understanding what it means to be single
In case you missed it, we are right in the middle of Unmarried and Single Americans Week. Psych Central has an excellent post about changing our understanding of what it means to be single. While a national singles week may seem slightly silly, consider: 44.1 percent of all U.S. residents 18 and older in 2012 were unmarried. When a demographic representing half the population is generally marginalized or even ignored, a bit of consciousness-raising may be in order.
“We need it because we are shorted on the 1,136 federal benefits, protections, and privileges that are available only to people who are legally married. We need it because there is housing discrimination and there are tax penalties and pay disparities linked to marital status.
“We need it because our educational institutions – those colleges and universities that should be at the leading edge of scholarship and critical thinking – have been just as smitten by the marital mythology as the rest of society. Those bastions of higher learning are filled with courses, degree programs, textbooks, journals, endowed chairs, research funding and all the other components of the intellectual industry that is the study of marriage.”
This is equally misrepresented by The Church. Just yesterday I received an email claiming that healthy marriages lead to healthy churches. This is a pretty good example of unnecessarily prioritizing marriage by overlooking a simple spiritual truth: healthy disciples (single or married) lead to healthy churches – and as a bonus – to healthy marriages. Yes, healthy marriages are important in the life of a church. You get them by growing committed disciples, married or not.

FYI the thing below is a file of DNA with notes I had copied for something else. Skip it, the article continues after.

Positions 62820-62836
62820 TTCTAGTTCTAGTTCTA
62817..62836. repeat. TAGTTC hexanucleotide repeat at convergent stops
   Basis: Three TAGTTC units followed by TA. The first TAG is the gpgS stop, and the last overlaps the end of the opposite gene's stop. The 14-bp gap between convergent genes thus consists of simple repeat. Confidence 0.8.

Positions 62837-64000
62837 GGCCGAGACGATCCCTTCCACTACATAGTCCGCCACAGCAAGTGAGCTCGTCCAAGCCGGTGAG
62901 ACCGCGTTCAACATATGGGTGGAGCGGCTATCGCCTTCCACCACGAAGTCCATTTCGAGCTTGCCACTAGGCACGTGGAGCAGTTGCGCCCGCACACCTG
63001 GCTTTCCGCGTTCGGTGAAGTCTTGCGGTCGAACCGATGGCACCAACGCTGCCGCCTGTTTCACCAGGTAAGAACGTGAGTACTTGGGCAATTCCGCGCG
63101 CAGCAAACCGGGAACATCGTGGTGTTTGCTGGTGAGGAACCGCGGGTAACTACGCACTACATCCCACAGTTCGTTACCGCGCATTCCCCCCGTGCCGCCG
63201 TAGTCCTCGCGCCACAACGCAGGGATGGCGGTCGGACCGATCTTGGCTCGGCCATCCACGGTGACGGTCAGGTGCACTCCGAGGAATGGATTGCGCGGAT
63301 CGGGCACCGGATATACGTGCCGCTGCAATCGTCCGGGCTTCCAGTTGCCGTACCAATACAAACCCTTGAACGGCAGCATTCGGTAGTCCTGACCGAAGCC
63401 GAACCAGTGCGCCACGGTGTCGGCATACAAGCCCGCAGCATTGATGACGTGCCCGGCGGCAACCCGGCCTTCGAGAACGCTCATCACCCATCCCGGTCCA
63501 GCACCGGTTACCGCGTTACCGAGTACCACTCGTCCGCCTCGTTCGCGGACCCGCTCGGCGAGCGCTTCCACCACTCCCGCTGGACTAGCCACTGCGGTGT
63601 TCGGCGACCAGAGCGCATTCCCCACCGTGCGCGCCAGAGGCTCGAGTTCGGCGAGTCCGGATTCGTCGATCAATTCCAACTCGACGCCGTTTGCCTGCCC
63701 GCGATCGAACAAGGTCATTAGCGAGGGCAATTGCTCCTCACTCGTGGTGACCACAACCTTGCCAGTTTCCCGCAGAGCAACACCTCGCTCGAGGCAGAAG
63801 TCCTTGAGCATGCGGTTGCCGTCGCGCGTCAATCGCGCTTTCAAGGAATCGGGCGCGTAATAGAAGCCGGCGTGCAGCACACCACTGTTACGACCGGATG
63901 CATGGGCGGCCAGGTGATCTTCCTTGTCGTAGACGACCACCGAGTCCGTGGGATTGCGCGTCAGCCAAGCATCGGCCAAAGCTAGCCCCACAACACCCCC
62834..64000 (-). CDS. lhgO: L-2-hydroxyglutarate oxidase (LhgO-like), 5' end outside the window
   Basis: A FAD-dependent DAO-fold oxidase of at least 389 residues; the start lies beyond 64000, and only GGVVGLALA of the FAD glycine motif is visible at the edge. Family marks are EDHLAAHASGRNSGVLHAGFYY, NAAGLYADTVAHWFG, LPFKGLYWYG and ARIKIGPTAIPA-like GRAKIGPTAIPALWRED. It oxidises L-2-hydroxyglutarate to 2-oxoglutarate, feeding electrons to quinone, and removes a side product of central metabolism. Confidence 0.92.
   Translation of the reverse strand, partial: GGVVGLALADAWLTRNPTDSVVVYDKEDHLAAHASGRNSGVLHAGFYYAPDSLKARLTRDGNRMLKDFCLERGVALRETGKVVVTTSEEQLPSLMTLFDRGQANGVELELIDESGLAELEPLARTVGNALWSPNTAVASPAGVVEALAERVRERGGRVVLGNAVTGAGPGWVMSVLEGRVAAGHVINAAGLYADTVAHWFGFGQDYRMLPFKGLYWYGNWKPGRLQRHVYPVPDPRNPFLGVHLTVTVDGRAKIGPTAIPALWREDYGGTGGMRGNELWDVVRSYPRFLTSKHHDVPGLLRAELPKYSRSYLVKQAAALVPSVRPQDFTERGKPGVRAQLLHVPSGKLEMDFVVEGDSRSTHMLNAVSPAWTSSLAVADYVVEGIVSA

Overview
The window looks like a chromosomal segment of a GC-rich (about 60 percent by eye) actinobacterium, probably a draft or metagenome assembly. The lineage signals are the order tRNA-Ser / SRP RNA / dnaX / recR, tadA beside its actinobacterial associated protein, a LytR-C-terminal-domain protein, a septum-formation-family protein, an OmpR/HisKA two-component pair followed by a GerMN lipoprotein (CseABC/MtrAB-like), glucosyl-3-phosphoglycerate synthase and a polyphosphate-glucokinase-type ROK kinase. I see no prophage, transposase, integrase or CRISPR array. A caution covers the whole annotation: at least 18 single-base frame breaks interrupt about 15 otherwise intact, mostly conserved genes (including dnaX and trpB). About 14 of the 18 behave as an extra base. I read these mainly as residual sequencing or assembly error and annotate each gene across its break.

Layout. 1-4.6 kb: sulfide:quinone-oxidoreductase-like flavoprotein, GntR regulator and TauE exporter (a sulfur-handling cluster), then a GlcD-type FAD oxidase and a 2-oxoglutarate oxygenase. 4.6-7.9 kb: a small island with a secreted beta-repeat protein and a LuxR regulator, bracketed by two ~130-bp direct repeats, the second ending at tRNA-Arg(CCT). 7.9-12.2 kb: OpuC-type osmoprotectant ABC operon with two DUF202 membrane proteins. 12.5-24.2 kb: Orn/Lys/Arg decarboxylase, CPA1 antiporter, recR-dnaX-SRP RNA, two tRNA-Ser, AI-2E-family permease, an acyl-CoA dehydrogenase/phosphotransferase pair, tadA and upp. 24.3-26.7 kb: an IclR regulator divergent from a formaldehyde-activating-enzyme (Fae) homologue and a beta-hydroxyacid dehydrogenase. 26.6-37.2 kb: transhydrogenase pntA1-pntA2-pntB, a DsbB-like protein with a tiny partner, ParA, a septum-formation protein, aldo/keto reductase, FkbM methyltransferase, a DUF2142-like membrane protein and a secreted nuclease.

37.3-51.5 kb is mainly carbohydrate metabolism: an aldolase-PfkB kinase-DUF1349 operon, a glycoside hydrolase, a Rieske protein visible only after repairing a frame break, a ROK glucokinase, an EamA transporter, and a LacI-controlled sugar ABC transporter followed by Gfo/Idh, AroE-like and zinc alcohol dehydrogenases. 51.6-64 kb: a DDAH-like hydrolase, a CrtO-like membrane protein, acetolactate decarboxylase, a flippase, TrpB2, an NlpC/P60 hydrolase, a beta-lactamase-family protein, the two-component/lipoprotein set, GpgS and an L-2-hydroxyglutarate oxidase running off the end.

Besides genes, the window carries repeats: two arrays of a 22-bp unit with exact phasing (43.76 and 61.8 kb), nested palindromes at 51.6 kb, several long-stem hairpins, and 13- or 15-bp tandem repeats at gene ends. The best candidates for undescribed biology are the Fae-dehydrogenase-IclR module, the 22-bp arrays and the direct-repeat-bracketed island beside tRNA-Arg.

“We need it not just for the privileges and protections but also for the opportunities to give and to care. Because I am single and don’t have any children, no one can take time off under the Family and Medical Leave Act (FMLA) to care for me if I fall ill…I also can’t take time off under the same Act to care for a person who is important to me, such as a sibling, a nephew, or a close friend.
“We are doing more than our share. In some significant ways, more of the work of holding together our networks, families, and communities, sustaining intergenerational ties, and caring for people who cannot care for themselves is done by single people than by married people.
“Follow the finger of married people as they point to an important person in their life and you will end up staring at a spouse. Follow the finger of a single person and you may find yourself gazing at a close friend or a sibling or cousin or a mentor or a neighbor.”
Dr. DePaulo’s post provides an insightful look at being single in today’s culture. Tomorrow I’ll try to complement that with a look at what it means to be single and a follower of Jesus in today’s Church.